Red Oak Farm
Copyright © 1998 -2012
A HEALTHY RED MEAT
by Myra Charleston
It may seem odd to hear of a red meat being touted as ahealth food, but Emu farmers are doing exactly that, and with good cause. Emu meat is high in protein, monounsaturated fats, iron, B12, zinc and low overall in fat and cholesterol. For those of you who have just started learning about cholesterol and fat, here is a simple breakdown:
Cholesterol is produced by the liver. If you have a liver, you will have cholesterol. There is no such thing as good and bad cholesterol, but there are good and bad cholesterol carriers.
The bad one is LDL (low density lipoprotein) and the good one is HDL (high density lipoprotein). Both carry cholesterol around in your body. The LDL deposits it in your blood vessels, the HDL pulls it out of your blood and gets it out of your system. LDL causes heart disease, HDL fights heart disease.
The more HDL you have, the better. The problem is that it is very hard to raise the HDL level in your body. And if you lower it, you increase your chance for heart disease.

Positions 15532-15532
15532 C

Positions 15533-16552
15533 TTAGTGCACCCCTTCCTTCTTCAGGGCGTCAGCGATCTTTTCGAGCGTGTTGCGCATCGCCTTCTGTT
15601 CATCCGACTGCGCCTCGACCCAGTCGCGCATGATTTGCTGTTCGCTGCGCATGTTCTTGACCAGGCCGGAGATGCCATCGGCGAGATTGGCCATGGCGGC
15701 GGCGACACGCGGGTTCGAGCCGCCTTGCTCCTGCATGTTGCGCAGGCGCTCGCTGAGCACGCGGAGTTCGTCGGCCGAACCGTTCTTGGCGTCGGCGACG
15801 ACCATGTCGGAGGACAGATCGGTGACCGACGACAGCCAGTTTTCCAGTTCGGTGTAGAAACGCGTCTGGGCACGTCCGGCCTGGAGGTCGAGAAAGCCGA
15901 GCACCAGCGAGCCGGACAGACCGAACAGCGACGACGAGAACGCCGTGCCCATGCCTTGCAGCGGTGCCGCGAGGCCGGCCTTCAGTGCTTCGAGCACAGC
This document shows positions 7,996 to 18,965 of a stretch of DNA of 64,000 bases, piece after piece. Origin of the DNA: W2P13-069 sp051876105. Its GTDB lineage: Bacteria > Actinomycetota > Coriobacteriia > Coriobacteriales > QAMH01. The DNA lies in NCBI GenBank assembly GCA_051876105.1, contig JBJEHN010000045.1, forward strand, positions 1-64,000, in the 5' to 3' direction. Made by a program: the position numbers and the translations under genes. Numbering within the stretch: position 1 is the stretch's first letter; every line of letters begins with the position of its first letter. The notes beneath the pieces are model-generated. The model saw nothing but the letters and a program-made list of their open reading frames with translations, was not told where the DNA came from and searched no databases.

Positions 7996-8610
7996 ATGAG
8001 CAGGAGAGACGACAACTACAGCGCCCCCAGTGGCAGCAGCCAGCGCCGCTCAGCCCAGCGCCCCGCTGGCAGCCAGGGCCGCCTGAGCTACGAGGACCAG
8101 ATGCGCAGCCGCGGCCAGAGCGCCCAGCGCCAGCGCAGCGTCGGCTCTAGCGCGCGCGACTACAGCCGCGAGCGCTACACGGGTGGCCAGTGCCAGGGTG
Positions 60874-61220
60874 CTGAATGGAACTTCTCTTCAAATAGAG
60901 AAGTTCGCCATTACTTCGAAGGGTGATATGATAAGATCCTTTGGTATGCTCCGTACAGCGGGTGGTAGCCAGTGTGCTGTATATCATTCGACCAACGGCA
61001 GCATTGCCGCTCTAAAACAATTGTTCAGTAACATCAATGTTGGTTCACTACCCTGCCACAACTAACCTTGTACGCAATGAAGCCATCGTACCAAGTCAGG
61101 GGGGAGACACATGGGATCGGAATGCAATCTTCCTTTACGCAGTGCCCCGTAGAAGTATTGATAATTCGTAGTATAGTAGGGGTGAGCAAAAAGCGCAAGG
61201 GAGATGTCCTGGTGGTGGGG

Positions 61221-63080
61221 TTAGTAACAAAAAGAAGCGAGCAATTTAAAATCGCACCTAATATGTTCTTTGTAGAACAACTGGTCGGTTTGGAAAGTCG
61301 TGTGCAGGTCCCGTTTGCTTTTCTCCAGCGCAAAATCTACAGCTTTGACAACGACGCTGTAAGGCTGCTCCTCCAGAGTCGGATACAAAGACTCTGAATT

Ok, lets talk about fat. Saturated fat is bad. It raises LDL andlowers HDL, exactly the opposite of what you want.
Monounsaturated fat lowers the LDL and has no effect on HDL. Emu is high in monounsaturated fat. Beef, the biggest competitor of emu meat (and any other meat), is high in saturated fat.
So, how do you cook this lean red meat that 's so good for you?
Adapt your favorite beef recipe. Keep in mind that the meat is extremely lean and cooks quicker than beef. There will be no pan drippings. It also absorbs flavors much quicker. If you use a marinade, you will find that half an hour to two hours is enough. Anything longer and the meat may have an aftertaste.
When cooking emu, less is more.